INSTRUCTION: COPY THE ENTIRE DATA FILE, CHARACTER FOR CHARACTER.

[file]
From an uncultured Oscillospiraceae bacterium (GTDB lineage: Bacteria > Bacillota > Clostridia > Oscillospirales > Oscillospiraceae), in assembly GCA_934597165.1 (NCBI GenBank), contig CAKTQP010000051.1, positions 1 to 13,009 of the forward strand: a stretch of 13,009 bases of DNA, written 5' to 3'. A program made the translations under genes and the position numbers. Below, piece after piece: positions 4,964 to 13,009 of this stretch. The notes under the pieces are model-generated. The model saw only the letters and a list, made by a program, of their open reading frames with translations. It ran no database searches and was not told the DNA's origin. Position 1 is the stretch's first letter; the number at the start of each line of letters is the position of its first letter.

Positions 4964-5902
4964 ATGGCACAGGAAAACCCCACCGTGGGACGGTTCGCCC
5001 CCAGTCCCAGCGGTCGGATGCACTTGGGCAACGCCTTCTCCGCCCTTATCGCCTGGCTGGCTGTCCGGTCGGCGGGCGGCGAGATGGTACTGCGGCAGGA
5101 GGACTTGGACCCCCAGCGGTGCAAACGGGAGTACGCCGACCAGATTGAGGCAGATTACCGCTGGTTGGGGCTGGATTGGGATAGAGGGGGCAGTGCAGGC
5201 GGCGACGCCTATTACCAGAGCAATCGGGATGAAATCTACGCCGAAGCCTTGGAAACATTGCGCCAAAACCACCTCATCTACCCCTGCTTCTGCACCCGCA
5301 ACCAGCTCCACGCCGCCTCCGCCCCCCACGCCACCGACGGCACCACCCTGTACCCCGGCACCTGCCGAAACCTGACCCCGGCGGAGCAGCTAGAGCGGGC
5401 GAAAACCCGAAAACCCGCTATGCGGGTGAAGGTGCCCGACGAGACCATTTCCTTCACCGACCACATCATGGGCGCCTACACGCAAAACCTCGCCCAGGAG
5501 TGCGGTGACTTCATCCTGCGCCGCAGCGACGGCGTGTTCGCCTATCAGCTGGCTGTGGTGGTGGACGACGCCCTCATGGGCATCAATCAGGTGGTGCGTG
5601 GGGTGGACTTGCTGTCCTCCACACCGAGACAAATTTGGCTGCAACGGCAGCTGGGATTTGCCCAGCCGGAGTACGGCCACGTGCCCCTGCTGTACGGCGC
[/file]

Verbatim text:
From an uncultured Oscillospiraceae bacterium (GTDB lineage: Bacteria > Bacillota > Clostridia > Oscillospirales > Oscillospiraceae), in assembly GCA_934597165.1 (NCBI GenBank), contig CAKTQP010000051.1, positions 1 to 13,009 of the forward strand: a stretch of 13,009 bases of DNA, written 5' to 3'. A program made the translations under genes and the position numbers. Below, piece after piece: positions 4,964 to 13,009 of this stretch. The notes under the pieces are model-generated. The model saw only the letters and a list, made by a program, of their open reading frames with translations. It ran no database searches and was not told the DNA's origin. Position 1 is the stretch's first letter; the number at the start of each line of letters is the position of its first letter.

Positions 4964-5902
4964 ATGGCACAGGAAAACCCCACCGTGGGACGGTTCGCCC
5001 CCAGTCCCAGCGGTCGGATGCACTTGGGCAACGCCTTCTCCGCCCTTATCGCCTGGCTGGCTGTCCGGTCGGCGGGCGGCGAGATGGTACTGCGGCAGGA
5101 GGACTTGGACCCCCAGCGGTGCAAACGGGAGTACGCCGACCAGATTGAGGCAGATTACCGCTGGTTGGGGCTGGATTGGGATAGAGGGGGCAGTGCAGGC
5201 GGCGACGCCTATTACCAGAGCAATCGGGATGAAATCTACGCCGAAGCCTTGGAAACATTGCGCCAAAACCACCTCATCTACCCCTGCTTCTGCACCCGCA
5301 ACCAGCTCCACGCCGCCTCCGCCCCCCACGCCACCGACGGCACCACCCTGTACCCCGGCACCTGCCGAAACCTGACCCCGGCGGAGCAGCTAGAGCGGGC
5401 GAAAACCCGAAAACCCGCTATGCGGGTGAAGGTGCCCGACGAGACCATTTCCTTCACCGACCACATCATGGGCGCCTACACGCAAAACCTCGCCCAGGAG
5501 TGCGGTGACTTCATCCTGCGCCGCAGCGACGGCGTGTTCGCCTATCAGCTGGCTGTGGTGGTGGACGACGCCCTCATGGGCATCAATCAGGTGGTGCGTG
5601 GGGTGGACTTGCTGTCCTCCACACCGAGACAAATTTGGCTGCAACGGCAGCTGGGATTTGCCCAGCCGGAGTACGGCCACGTGCCCCTGCTGTACGGCGC